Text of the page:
We have recently seen a broadening of pragmatics to new areas and to the study of more than one language. This is illustrated by the present volume on Contrastive Pragmatics which brings together a number of articles originally presented at the 10th International Pragmatics Conference in Göteborg in 2007. The contributions deal with pragmatic phenomena such as speech acts, discourse markers and modality in different language pairs using theoretical approaches such as politeness theory, Conversation Analysis, Appraisal Theory, grammaticalization and cultural textology. Also discourse practices and genres may differ across cultures as illustrated by the study of TV news shows in different countries. Contrastive pragmatics also includes the comparative study of pragmatic phenomena from a foreign language perspective, a new area with implications for language teaching and intercultural communication. The contributions to this volume were originally published in Languages in Contrast 9:1 (2009).
A Trust Betrayed
Author: Candace Robb
Publisher: Diversion Books
“Thirteenth-century Edinburgh comes off the page cold and convincing, from the smoke and noise of the tavern kitchen to Holyrood Abbey under a treacherous abbot. Most enjoyable.” —THE LIST In the spring of 1297 the English army controls lowland Scotland and Margaret Kerr’s husband Roger Sinclair is missing. He’d headed to Dundee in autumn, writing to Margaret with a promise to be home for Christmas, but it’s past Easter. Is he caught up in the swelling rebellion against the English? Is he even alive? When his cousin, Jack, is murdered on the streets of Edinburgh, Roger’s last known location, Margaret coerces her brother Andrew, a priest, to escort her to the city. She finds Edinburgh scarred by war—houses burnt, walls stained with blood, shops shuttered—and the townsfolk simmering with resentment, harboring secrets. Even her uncle, innkeeper Murdoch Kerr, meets her questions with silence. Are his secrets the keys to Roger’s disappearance? What terrible sin torments her brother? Is it her husband she glimpses in the rain, scarred, haunted? Desperate, Margaret makes alliances that risk both her own life and that of her brother in her search for answers. She learns that war twists love and loyalties, and that, until tested, we cannot know our own hearts, much less those of our loved ones.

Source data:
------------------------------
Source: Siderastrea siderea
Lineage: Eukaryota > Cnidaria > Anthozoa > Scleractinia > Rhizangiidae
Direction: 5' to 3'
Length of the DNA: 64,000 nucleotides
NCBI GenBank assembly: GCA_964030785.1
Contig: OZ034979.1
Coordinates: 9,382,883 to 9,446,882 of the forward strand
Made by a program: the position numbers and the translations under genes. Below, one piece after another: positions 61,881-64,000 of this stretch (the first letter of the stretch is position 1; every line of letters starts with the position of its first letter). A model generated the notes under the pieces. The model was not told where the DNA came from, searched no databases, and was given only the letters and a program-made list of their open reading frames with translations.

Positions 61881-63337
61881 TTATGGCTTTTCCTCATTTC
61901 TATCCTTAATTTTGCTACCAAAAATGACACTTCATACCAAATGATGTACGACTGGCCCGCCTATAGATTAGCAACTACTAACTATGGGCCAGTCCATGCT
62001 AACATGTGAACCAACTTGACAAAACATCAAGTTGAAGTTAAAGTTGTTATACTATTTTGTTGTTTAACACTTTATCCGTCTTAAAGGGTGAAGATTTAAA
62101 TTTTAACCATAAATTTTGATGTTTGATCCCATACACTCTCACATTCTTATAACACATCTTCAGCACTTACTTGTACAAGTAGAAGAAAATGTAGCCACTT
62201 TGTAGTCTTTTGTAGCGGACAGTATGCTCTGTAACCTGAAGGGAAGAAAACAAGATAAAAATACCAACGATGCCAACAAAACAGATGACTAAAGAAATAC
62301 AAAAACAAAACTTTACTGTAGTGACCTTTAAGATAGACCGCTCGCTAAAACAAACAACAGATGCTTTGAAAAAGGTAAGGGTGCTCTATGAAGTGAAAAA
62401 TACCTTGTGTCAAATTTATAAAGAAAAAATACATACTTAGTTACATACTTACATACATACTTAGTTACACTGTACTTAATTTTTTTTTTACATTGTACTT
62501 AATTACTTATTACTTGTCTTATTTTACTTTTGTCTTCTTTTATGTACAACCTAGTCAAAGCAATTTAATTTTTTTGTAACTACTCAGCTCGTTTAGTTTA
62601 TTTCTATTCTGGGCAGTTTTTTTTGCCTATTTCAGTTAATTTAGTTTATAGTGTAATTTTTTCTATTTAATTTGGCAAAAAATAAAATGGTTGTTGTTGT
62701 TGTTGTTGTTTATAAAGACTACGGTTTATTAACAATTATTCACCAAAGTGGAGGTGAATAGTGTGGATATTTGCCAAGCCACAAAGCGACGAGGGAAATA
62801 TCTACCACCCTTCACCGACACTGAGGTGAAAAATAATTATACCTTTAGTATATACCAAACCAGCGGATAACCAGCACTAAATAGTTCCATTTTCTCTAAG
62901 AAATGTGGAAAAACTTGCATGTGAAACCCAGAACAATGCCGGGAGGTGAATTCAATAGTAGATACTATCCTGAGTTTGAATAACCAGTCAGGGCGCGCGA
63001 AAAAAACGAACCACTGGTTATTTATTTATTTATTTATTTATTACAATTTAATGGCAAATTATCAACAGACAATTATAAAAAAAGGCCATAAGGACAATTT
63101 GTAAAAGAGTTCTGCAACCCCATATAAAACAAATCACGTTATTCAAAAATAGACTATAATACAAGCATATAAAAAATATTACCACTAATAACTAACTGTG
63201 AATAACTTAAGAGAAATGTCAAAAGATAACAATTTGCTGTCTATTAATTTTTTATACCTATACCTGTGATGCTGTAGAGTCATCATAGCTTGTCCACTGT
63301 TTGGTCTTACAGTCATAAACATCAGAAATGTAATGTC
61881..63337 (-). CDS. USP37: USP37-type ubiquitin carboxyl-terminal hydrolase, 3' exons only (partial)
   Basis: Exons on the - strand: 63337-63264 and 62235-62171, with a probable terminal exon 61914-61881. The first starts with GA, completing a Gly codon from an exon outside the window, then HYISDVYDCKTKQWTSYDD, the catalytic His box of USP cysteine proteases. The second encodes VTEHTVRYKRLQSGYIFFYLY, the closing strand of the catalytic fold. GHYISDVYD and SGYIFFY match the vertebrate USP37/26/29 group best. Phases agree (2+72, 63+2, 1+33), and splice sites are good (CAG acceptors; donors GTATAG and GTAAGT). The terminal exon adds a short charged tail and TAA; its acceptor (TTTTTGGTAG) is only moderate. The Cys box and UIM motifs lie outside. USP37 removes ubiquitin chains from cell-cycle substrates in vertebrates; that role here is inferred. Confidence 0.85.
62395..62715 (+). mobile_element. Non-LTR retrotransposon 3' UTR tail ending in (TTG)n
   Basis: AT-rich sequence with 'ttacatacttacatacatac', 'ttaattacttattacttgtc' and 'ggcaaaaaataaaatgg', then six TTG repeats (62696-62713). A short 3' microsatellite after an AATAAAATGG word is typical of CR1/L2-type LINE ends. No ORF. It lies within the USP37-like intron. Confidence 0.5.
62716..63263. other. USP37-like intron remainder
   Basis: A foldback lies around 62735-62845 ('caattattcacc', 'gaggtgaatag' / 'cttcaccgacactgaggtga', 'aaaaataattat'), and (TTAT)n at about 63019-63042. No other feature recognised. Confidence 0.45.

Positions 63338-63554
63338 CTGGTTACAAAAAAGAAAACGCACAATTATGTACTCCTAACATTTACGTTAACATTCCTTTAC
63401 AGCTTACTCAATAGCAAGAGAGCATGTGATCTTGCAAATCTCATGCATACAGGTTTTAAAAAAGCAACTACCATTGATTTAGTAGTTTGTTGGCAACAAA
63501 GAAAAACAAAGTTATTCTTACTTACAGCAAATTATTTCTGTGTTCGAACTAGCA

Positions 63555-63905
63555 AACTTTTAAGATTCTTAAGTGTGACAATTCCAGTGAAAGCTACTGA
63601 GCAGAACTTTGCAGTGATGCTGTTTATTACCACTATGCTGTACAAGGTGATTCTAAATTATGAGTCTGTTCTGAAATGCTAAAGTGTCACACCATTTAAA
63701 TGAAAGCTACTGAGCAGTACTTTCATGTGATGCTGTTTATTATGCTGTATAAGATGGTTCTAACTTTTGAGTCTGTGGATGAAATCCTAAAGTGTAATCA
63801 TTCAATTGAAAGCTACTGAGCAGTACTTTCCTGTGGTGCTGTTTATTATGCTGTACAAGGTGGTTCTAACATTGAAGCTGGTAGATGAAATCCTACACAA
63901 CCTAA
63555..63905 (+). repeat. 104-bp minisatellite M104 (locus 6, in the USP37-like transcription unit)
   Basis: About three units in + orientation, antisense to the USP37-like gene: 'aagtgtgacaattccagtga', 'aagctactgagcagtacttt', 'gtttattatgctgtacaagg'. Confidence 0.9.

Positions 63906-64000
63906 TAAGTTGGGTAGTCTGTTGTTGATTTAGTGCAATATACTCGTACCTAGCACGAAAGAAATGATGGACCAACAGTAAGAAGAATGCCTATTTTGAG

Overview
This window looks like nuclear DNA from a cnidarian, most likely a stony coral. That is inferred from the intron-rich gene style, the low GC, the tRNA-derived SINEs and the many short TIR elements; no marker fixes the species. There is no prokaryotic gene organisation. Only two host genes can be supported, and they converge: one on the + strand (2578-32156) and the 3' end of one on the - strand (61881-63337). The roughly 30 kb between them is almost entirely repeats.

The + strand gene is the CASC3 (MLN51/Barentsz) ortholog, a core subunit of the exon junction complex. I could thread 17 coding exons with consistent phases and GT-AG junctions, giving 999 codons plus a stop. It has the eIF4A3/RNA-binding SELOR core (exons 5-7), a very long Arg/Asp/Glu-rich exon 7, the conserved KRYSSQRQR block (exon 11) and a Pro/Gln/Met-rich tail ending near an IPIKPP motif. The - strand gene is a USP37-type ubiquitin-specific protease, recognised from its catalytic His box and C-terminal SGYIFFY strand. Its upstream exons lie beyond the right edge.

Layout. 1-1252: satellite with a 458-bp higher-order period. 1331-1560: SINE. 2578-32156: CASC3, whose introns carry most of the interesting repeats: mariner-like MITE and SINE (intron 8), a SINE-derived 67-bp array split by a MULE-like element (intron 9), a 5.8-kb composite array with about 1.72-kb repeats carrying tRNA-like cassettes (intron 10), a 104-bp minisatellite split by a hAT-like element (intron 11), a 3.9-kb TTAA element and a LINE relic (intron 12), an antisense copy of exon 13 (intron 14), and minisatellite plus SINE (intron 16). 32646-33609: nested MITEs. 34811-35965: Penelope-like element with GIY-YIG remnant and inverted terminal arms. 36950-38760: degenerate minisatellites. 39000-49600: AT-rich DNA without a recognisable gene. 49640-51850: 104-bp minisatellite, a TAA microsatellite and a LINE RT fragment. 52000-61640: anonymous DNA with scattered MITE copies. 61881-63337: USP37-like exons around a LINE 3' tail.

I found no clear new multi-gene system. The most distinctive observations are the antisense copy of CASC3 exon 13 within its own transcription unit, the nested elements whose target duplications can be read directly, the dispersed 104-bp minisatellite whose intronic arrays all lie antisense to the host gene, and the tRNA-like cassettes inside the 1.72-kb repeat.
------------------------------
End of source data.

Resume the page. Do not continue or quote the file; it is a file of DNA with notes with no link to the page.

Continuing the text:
Exile, family, and the survival of love are all topics explored in this collection of poetry. Born in Romania, Carmen Bugan's verse is rooted in her experience of Eastern Europe in the mid-1980s as a child of political dissidents and an exile from her native country. Her pieces skillfully interweave the emotions of crossing countries and languages with loss, celebration, and the reconciliation of memory with dreams.
The new communications infrastructure based on Web 2.0 suggests a formidable impact on translation. The prevailing technological trends for 'openness', 'sharing' and 'collaboration' are prompting participation by the Internet crowd in well-established professional areas of work, leading to the emergence of community translation or so-called translation crowdsourcing. Under the theme of community translation as a social activity and its possible consequences, contributors in this volume consolidate the developments to date and cover the latest initiatives while addressing pertinent issues arising from theblurred boundary between professionals and non-professionals.
The Last Coyote: LAPD homicide detective Harry Bosch is suspended from the force for attacking his commanding officer. Unable to remain idle, he investigates the long-unsolved murder of a Hollywood prostitute. Trunk Music: Harry returns to the force to investigate the murder of a movie producer with Mafia ties. Up against both the LAPD's organized crime unit and the mob, Harry follows the money trail to Las Vegas, where the case becomes personal. Angels Flight: The murder of a prominent African-American attorney who made his career suing the police for racism and brutality means that Harry's friends and associates have become suspects; and he must work closely with longtime enemies suspicious of his maverick ways to investigate them. Together for the first time, these three chilling, pulse-pounding novels chart the volatile, breakneck career of the sleuth the New York Post calls "the quintessential mystery book hero" and prove that "Michael Connelly's Harry Bosch novels are the most impressive body of work by any writer of crime thrillers now active" (Washington Post).